Tuesday, May 15, 2012
What do changes in ocean salinity tell us about the global water cycle?
What does an amplified global water cycle look like? While an intensification of the water cycle means increased evaporation and precipitation from both land and ocean surfaces, a recent article in the journal Science cites that "efforts to detect this long-term response in sparse surface observations of rainfall and evaporation remain ambiguous" and reports that "ocean salinity patterns express an identifiable fingerprint of an intensifying water cycle." The figure above depicts absolute surface salinity change over the period 1950-2000 (Durack & Wijffels, 2010) with blue representing ocean regions exhibiting a decreased salinity (freshening) and dominated by precipitation and red indicating ocean regions exhibiting increased salinity (salinification) and dominated by evaporation.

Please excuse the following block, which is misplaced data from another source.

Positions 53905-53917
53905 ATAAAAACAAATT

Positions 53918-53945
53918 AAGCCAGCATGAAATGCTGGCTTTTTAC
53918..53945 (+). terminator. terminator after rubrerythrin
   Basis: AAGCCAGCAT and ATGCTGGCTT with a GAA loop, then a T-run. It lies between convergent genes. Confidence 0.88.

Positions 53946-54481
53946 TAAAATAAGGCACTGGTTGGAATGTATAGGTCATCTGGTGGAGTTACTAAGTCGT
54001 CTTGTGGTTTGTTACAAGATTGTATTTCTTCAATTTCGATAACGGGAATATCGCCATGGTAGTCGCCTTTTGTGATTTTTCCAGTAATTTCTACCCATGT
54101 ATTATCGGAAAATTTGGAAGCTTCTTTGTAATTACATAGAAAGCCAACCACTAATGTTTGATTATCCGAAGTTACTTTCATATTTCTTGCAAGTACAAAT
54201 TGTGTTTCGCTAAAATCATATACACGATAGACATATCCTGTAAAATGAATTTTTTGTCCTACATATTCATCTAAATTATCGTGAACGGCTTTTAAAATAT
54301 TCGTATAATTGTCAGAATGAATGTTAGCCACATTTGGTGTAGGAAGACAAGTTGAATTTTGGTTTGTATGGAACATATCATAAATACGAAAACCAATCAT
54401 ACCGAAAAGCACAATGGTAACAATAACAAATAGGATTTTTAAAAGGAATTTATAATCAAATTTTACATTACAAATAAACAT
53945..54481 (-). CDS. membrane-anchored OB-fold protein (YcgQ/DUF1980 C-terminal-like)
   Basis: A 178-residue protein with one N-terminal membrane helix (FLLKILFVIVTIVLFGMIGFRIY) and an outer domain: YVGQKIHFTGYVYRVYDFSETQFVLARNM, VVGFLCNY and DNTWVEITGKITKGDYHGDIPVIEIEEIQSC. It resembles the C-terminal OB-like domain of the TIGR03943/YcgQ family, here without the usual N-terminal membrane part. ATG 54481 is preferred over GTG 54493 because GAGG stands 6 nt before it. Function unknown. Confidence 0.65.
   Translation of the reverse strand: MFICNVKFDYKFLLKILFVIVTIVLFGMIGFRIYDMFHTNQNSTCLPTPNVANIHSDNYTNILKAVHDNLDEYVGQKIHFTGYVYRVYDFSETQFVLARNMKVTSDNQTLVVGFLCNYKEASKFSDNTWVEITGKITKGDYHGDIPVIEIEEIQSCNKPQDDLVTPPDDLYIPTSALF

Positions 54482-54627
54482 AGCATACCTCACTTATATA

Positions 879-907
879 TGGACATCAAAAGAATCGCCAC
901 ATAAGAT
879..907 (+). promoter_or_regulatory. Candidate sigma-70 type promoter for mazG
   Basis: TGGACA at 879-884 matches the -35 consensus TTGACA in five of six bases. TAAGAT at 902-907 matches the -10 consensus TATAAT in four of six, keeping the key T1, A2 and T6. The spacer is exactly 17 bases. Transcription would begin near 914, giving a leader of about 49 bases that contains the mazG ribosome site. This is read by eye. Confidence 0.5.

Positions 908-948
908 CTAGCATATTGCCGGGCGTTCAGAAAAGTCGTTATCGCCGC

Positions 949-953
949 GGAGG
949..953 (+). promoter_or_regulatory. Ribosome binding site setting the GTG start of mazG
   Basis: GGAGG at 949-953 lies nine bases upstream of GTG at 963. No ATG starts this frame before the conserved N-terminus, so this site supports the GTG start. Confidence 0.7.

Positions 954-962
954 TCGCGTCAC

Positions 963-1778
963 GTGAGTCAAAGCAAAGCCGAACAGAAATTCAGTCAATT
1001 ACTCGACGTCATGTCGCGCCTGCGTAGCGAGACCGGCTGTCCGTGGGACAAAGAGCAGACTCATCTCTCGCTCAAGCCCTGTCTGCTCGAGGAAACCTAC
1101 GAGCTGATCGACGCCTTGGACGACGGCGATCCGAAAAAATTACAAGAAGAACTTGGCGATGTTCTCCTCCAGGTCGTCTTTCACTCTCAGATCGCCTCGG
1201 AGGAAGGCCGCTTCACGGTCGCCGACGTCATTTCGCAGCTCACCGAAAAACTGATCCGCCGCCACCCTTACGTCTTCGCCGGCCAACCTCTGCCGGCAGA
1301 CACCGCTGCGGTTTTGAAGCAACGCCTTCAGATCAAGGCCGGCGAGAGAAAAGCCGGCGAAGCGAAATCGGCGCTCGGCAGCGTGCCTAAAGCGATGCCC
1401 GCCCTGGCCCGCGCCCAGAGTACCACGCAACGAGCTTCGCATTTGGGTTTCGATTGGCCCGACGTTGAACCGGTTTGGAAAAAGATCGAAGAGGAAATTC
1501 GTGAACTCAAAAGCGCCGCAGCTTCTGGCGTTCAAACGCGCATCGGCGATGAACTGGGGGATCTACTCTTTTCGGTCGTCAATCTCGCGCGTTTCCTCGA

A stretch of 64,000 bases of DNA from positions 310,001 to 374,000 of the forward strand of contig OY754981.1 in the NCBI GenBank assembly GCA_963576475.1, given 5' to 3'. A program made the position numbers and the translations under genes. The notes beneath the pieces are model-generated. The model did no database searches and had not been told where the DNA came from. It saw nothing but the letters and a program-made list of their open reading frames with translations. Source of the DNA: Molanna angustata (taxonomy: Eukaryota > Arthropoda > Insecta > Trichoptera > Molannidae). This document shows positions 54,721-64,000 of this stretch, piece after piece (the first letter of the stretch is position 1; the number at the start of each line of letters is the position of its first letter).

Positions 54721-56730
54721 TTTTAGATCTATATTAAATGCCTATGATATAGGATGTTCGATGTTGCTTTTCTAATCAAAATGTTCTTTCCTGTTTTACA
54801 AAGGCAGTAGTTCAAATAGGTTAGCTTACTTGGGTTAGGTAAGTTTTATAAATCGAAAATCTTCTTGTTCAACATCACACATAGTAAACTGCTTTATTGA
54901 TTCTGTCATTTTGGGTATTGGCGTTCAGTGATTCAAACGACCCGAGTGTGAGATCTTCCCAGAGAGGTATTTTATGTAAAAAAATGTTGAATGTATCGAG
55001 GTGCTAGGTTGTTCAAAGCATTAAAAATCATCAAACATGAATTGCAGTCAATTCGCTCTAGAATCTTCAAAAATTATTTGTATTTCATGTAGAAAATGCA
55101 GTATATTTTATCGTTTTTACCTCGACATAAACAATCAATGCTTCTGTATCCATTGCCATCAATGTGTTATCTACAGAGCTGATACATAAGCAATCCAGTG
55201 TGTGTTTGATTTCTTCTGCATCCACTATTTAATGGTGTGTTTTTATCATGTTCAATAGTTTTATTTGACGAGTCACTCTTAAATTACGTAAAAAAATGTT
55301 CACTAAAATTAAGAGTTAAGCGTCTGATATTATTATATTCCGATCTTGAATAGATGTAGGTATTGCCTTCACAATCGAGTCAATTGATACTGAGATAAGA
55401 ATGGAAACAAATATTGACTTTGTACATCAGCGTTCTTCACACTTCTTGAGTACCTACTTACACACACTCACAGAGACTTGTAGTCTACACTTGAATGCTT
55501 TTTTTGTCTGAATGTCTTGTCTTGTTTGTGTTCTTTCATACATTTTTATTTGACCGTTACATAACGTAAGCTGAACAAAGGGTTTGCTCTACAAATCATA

The authors of the Science article conclude that "ocean salinity is a particularly sensitive marker of water cycle change that provides us with a salty ocean–freshwater “gauge” from which to monitor 71% of Earth’s surface. Prompt your students to consider what changes to the water cycle will mean both locally and globally.
For more information visit CSIRO's Ocean Change Portal: Salinity.
Alignment to NC Essential Standards (grades 9-12)